Thank you, Tita Cory (1933-2009)

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I am going out-of-town last Saturday, August 1, for a funeral so I have to be up early since the rites will start at nine in the morning and I have to travel with friends for at least two hours. I woke up around four but went out of bed around five. When I turned on the television for UKG (Umagang Kay Ganda, Channel 2), it was the reading of the official statement of the Aquino family courtesy of her son, Benigno Aquino III, on the state of former President Corazon C. Aquino: she succumbed to cardio-respiratory arrest and passed away peacefully at 3:18 am.  I was saddened.

The whole nation knows that Tita Cory was diagnosed with a terminal colon cancer last year and has been undergoing treatments. But the nation had been praying hard for her recovery the past couple of weeks until her last moment (“Quarant’ore for Cory Aquino” – the prayer vigil in EDSA Shrine was not even finished yet).

Tita Cory, as she is fondly called by almost all Filipinos, was instrumental to the ouster of former dictator Ferdinand Marcos and the restoration of constitutional democracy in the Philippines through the People Power Revolution. I would not elaborate more on what happened then since it is of general knowledge already but I would like to thank her –

  • for saying “yes” to the challenge that was presented to her when she ran for president against Marcos; that yes gave hope to the people who long for freedom from an authoritarian rule
  • for restoring democracy in the Philippines
  • for laying the foundation of economic recovery
  • for that strong faith in God and simplicity that inspire people

The best lesson I learned about the life of Tita Cory is to forget about one’s self and always think of other people. I hope our current government leaders will be inspired to follow the same principle and for all of us to emulate her life of simplicity and fear of God.

Thank you and goodbye, Tita Cory….you will be forever etched in the hearts of your countrymen and may you rest in peace.

Her remains will be buried beside her husband Ninoy at the Manila Memorial Park on August 5, 2009.

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3 thoughts on “Thank you, Tita Cory (1933-2009)

  1. Hundreds of thousands of Filipinos, many chanting ”Cory! Cory!” and tossing confetti in the air, jammed pavements in Manila to bid farewell to revered former President and democracy icon Corazon Aquino.

    Office workers skipped lunch to join students and ordinary residents waiting hours to catch a glimpse of her flag-draped coffin passing slowly through the streets on a flat-bed truck after her death from colon cancer on Saturday.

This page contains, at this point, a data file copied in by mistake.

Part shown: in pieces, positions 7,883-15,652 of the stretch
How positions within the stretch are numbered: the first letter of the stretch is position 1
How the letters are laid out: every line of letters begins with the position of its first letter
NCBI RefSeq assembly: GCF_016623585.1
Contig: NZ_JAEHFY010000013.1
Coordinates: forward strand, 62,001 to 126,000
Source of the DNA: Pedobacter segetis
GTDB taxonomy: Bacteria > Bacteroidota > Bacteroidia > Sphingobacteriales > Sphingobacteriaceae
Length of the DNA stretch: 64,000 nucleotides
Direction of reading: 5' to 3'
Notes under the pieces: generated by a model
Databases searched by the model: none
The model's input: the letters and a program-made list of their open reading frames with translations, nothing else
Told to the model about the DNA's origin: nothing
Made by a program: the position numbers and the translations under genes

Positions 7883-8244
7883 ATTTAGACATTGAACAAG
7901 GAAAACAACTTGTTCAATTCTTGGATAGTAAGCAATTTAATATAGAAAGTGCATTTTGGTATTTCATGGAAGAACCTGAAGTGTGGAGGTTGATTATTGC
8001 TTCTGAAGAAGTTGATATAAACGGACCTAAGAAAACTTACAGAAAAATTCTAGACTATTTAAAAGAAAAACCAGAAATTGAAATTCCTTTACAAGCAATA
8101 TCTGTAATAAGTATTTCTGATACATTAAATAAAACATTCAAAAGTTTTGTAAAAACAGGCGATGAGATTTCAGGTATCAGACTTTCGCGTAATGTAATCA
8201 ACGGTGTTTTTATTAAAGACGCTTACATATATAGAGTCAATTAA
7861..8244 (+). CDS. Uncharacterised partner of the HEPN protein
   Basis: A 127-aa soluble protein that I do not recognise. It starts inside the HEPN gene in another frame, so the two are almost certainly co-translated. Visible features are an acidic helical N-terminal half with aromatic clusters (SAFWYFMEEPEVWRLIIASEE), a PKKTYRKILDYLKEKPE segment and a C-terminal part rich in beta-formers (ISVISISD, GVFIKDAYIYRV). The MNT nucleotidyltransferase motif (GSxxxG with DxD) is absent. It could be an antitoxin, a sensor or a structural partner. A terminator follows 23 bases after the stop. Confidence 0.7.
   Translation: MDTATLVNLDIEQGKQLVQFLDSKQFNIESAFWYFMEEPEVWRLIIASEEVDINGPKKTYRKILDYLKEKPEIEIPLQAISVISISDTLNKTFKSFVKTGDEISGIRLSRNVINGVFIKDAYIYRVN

Television reports described the crowd as the biggest since a million people came out in the 1986 “people power” revolution that ousted dictator Ferdinand Marcos and catapulted Aquino to power.

    “I was here more than 20 years ago to fight for what I believe was right and moral,” said Norman Hernandez, a lawyer at a mining company in the Makati business district.

    Aquino, he said, was inspiring Filipinos after her death to guard against new attacks on democracy. “I thought that was over, but she is inspiring us to carry on the fight.”

    Many in the street were clad in yellow, the colour associated with Aquino’s drive to entrench democracy.

    Aquino’s family was moving the body of the late president from a school gymnasium to the Manila Cathedral for memorial services late on Tuesday.

    As the cortege passed through Makati, well-wishers waved yellow balloons and banners and flashed the “L” hand sign, her trademark during the revolution.

    Office workers, many too young to have joined the uprising known as EDSA One, took videos and snapped photos from mobile phones as patriotic songs popular during the revolt blared through loudspeakers.

    ”I didn’t experience EDSA One,” said Jen David, a publishing house employee. ”I am the EDSA Dos generation. I only heard stories from my parents, so I wanted to feel what was their experience in the 1980s.”

    Aquino will be buried on Wednesday beside her assassinated husband Benigno at a private cemetery in southern Manila.

    She will be accorded full military honours as a former president and commander-in-chief, but her children have declined state honours.

    ”The honor should come from the Filipino people,” Aquino’s youngest daughter, Kris, told national television. ”It shouldn’t be a Malacanang decree,” she added, referring to the presidential palace.

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  2. Pingback: Hero: Live like we’re dying « A Can of Coke

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